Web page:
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Azurin as a Protein Scaffold for a Low-coordinate Nonheme Iron Site with a Small-molecule Binding Pocket
- McLaughlin, Matthew
P., Retegan, Marius, Bill, Eckhard, Payne, Thomas M., Shafaat, Hannah S., Peña, Salvador, Sudhamsu, Jawahar, Ensign, Amy A., Crane, Brian R., Neese, Frank, Holland, Patrick L.
- Journal of the American Chemical Society 2012 v.134 no.48 pp. 19746-19757
- Pseudomonas aeruginosa, X-ray diffraction, absorption, anions, apoproteins, cyanides, cysteine, histidine, iron, mutation, nuclear magnetic resonance spectroscopy, oxidation, scaffolding proteins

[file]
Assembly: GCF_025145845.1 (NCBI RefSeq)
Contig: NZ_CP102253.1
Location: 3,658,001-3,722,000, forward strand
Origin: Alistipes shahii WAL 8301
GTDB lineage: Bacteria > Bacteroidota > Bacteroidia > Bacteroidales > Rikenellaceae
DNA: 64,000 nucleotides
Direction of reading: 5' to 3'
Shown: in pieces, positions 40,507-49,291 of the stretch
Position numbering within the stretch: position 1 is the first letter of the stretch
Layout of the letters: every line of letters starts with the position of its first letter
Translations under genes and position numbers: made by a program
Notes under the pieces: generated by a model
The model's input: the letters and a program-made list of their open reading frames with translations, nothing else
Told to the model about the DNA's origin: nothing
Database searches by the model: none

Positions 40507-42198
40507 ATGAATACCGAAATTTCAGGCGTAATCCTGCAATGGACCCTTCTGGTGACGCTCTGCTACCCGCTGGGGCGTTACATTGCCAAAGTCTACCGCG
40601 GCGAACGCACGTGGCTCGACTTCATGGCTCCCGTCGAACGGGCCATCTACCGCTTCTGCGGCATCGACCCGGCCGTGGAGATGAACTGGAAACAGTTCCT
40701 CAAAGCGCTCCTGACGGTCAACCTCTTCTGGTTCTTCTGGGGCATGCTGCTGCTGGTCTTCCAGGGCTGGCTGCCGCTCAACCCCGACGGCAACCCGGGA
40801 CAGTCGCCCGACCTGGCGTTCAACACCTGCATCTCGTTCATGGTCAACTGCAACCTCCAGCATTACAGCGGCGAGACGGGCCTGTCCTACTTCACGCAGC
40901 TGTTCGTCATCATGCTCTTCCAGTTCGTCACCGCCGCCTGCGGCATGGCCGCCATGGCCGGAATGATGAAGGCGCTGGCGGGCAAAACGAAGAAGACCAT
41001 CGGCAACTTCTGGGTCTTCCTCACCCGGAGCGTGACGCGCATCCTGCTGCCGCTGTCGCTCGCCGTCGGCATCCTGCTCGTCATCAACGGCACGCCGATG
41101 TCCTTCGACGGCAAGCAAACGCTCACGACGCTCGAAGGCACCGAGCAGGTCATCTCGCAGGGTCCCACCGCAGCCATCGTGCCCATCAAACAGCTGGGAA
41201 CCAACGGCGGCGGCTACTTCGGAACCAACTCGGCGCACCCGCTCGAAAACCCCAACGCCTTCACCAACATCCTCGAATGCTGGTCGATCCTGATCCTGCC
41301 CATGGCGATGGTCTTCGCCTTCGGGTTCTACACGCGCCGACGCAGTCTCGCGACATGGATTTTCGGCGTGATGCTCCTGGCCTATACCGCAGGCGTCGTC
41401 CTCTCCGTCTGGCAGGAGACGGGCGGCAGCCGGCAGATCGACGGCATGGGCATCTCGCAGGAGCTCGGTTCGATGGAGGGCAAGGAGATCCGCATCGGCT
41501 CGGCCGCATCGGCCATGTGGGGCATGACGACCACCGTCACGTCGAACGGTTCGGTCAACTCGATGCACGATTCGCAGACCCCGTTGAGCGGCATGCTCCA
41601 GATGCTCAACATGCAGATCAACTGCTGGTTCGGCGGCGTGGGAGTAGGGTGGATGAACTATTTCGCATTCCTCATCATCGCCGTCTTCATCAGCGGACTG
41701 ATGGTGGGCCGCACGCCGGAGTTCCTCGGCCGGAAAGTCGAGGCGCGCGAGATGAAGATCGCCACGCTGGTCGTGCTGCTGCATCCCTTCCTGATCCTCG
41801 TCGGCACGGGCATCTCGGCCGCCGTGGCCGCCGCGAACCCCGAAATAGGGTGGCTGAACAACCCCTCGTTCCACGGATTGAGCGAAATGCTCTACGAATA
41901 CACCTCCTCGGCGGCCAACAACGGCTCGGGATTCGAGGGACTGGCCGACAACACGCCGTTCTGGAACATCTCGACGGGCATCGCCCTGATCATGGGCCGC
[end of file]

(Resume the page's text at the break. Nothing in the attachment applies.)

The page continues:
- The apoprotein of Pseudomonas aeruginosa azurin binds iron(II) to give a 1:1 complex, which has been characterized by electronic absorption, Mössbauer, and NMR spectroscopies, as well as X-ray crystallography and quantum-chemical computations. Despite potential competition by water and other coordinating residues, iron(II) binds tightly to the low-coordinate site. The iron(II) complex does not react with chemical redox agents to undergo oxidation or reduction. Spectroscopically calibrated quantum-chemical computations show that the complex has high-spin iron(II) in a pseudotetrahedral coordination environment, which features interactions with side chains of two histidines and a cysteine as well as the CO of Gly45. In the ⁵A₁ ground state, the dz₂ orbital is doubly occupied. Mutation of Met121 to Ala leaves the metal site in a similar environment but creates a pocket for reversible binding of small anions to the iron(II) center. Specifically, azide forms a high-spin iron(II) complex and cyanide forms a low-spin iron(II) complex.